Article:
At NASA, I researched grid, or mesh, generation. When an engineer designs an airplane wing, for instance, he has to solve equations that model the air flow over the wing to determine the best wing shape. This research is sometimes conducted using a wind tunnel, as seen in the scene with Mary Jackson and the Mercury capsule in the movie, but by the time I arrived, some 23 years after the events in the movie took place, wind tunnel testing was often supported by numerical simulations in which the equations of motion are solved on a computer. The equations are solved at every point of a grid designed to conform to the wing shape. Those grid points must be chosen carefully so that the engineer receives an accurate picture of how fast and smoothly air flows past the wing. I developed computer codes to pick the optimal locations for the mesh points.
Grids such as this are used in any area of research where equations must be solved over an oddly shaped domain. For example, in addition to aerodynamics (airplane, automobile design), they are used in hydrodynamics (ship design), electromagnetics, and materials science.
I would have been very happy to stay at NASA after I got my PhD, but budget issues limited the number of new positions.
On the Grid
After four years working for a defense contractor in the Washington, DC, area, I got a job at NIST. I started out writing code for computing special mathematical functions, but also continued my research in grid generation, this time in the field of materials science. I worked on numerical codes and grids to study the Bridgman growth of metal alloys, a popular method used to produce semiconductor crystals.
I was eventually asked to work on the NIST Digital Library of Mathematical Functions (DLMF) Project, a massive undertaking to revise and expand the venerable NBS Handbook of Mathematical Functions, first published in 1964, with the goal of disseminating it not only as a book, but also as an online resource.
I lead the development of graphs and visualizations for the DLMF. This turned out to be quite a challenging endeavor involving a small but devoted team of computer scientists, mathematicians, and college students. We eventually created close to 600 figures of mathematical functions important to mathematicians, physicists, engineers and other scientists. About 200 of the figures were also rendered as interactive 3-D visualizations of function surfaces. Here again, my skills in the field of grid generation proved useful for the development of computational grids that captured key features of the functions. This work led to numerous technical publications and talks, including more than 15 presentations at international conferences in nine countries.
At the beginning of this post I mentioned the range of emotions I felt as I observed all the excitement about the movie. My pride in the accomplishments of the women it featured is easy to understand. My amusement and bewilderment came from the scope of the public reaction. There were media reports of civic groups, fraternities, sororities, schools, churches and even private businesses throughout the country buying out theaters and holding panel discussions, and in fact, I participated on several panels held in the Washington, DC, metropolitan area.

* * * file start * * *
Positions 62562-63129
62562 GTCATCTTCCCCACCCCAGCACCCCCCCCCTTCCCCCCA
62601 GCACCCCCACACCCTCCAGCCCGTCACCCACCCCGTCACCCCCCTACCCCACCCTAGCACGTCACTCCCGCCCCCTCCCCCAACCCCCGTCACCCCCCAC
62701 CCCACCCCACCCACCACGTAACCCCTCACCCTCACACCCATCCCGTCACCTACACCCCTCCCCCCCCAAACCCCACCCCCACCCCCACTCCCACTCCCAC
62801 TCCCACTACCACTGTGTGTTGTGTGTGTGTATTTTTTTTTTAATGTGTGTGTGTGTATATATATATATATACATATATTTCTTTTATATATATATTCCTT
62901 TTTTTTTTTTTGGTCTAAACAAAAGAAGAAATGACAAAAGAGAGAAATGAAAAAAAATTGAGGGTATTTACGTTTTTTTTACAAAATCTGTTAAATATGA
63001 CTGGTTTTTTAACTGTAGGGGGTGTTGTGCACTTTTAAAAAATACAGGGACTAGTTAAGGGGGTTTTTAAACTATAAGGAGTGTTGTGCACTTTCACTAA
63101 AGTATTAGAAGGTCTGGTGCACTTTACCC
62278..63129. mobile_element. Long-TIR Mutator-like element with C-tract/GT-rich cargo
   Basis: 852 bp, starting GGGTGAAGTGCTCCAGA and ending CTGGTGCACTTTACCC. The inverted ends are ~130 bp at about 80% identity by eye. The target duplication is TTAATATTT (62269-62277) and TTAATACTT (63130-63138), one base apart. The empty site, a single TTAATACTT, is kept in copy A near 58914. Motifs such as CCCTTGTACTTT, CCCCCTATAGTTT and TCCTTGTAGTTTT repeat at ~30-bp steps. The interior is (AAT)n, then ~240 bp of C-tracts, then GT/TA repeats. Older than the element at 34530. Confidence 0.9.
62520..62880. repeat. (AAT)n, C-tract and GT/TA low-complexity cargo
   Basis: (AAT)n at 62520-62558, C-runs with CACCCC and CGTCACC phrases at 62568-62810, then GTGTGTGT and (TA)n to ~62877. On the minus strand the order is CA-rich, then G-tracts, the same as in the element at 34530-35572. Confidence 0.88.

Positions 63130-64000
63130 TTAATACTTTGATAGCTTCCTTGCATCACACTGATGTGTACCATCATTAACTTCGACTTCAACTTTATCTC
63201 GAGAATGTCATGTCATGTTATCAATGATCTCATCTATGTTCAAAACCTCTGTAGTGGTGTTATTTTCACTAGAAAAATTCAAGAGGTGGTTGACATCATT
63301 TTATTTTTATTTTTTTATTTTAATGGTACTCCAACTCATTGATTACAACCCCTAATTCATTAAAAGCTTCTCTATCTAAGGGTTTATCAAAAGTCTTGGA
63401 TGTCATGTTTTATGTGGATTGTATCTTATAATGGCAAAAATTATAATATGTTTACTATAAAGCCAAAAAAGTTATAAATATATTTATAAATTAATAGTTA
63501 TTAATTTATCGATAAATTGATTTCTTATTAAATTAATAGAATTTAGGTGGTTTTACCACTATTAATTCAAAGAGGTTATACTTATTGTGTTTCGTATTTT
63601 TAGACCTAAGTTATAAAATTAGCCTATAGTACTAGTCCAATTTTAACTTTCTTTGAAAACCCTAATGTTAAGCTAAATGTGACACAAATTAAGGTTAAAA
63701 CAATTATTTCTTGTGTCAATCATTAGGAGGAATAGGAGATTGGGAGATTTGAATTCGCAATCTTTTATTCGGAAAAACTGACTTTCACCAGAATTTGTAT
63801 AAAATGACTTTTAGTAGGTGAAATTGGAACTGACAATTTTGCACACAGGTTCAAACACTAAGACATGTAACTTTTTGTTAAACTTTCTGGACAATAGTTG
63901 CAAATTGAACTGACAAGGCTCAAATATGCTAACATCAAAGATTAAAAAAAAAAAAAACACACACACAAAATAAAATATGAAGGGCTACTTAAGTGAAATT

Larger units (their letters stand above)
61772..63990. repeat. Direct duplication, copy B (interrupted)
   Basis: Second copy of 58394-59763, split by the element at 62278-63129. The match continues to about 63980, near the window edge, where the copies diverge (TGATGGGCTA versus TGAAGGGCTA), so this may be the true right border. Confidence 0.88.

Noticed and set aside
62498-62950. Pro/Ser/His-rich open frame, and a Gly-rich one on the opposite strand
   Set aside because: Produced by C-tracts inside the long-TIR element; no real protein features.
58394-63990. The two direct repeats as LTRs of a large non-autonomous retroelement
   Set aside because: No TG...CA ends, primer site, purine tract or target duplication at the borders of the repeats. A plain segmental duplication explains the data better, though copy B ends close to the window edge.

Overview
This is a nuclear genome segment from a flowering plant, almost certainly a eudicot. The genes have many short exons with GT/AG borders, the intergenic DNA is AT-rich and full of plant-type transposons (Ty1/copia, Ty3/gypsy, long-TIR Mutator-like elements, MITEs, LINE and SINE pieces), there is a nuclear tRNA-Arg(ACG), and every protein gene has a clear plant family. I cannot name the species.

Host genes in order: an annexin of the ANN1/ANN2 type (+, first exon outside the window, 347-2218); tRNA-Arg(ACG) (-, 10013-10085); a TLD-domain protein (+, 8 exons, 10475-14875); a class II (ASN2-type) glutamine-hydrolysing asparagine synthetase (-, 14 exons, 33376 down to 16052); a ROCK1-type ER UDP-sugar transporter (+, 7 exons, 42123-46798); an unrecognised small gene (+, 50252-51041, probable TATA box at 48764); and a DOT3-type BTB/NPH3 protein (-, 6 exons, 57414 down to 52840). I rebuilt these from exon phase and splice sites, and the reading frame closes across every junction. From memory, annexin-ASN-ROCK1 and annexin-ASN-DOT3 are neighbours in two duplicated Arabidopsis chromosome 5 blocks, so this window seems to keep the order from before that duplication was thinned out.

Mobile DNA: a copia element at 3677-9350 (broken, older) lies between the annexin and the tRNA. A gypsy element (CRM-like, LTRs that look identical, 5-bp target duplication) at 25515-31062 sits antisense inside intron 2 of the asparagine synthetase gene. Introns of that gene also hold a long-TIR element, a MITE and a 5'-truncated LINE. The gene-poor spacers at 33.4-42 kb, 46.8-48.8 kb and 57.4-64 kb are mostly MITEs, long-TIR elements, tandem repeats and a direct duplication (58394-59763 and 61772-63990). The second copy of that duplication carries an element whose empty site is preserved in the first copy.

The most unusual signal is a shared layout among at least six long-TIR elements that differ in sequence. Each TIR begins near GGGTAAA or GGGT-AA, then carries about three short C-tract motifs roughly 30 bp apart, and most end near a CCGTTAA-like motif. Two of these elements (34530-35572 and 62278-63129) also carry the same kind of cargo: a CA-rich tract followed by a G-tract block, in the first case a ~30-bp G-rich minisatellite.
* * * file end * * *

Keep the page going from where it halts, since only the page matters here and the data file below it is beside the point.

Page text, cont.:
However, the sadness I felt is a little harder to explain. It comes from two places.
One source relates to my time at NASA. You see, I met Mary Jackson there near the end of her career, a year or two from retirement. When she introduced herself, she said, “My name is Mary Jackson, and I am an engineer.” I was puzzled because she was an Equal Employment Opportunity (EEO) manager at the time. I wondered whether she meant she was an engineer because of her field of study or if she had been a NASA engineer at one time. I didn’t pry, but I detected a sense of regret. More than 30 years later, I found the answer when I read “Hidden Figures.” Mary Jackson was not just an engineer: She was NASA’s first black female engineer! However, realizing that women were unlikely to reach the management level as engineers, she took a grade demotion to accept the position of Federal Women’s Program Manager, and later Affirmative Action Manager, in the NASA Langley EEO office. There, she worked to promote the hiring and advancement of women and minorities. Still, it made me wonder how much talent has been wasted or stifled because of race and gender discrimination.
The other source of my sadness is much closer to home. It’s one thing to read about discrimination and abuse that occurred in another state and at another time, but it’s very different when it’s near your hometown and not so long ago. As I watched the movie, it hit me for the first time that this was my parents’ world. They experienced sitting in the back of the bus, colored-only water fountains, segregated libraries, and separate lunch counters at Woolworth’s. When I came along, these injustices were gone or almost gone. I’m sure their lives and dreams had been deeply affected by segregation laws, but by not dwelling on the past they had protected me, freeing me to grow into a woman who could aspire to go anywhere and be anything she chose.
This post originally appeared on Taking Measure, the official blog of the National Institute of Standards and Technology (NIST) on April 27, 2017.
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About the Author
Bonita V. Saunders received her PhD in computational and applied mathematics from Old Dominion University in 1985 and joined the NIST Applied and Computational Mathematics Division in 1989. She is the visualization editor for the Digital Library of Mathematical Functions (DLMF) and project leader for the DLMF Standard Reference Tables on Demand Project, a collaborative effort with the University of Antwerp to develop an online service for computing high precision tables of function values for mathematical software testing. She loves the outdoors, whether it’s gardening, hiking, or playing tennis, and she has been the captain of a NIST Intramural Tennis League team for more than 10 years.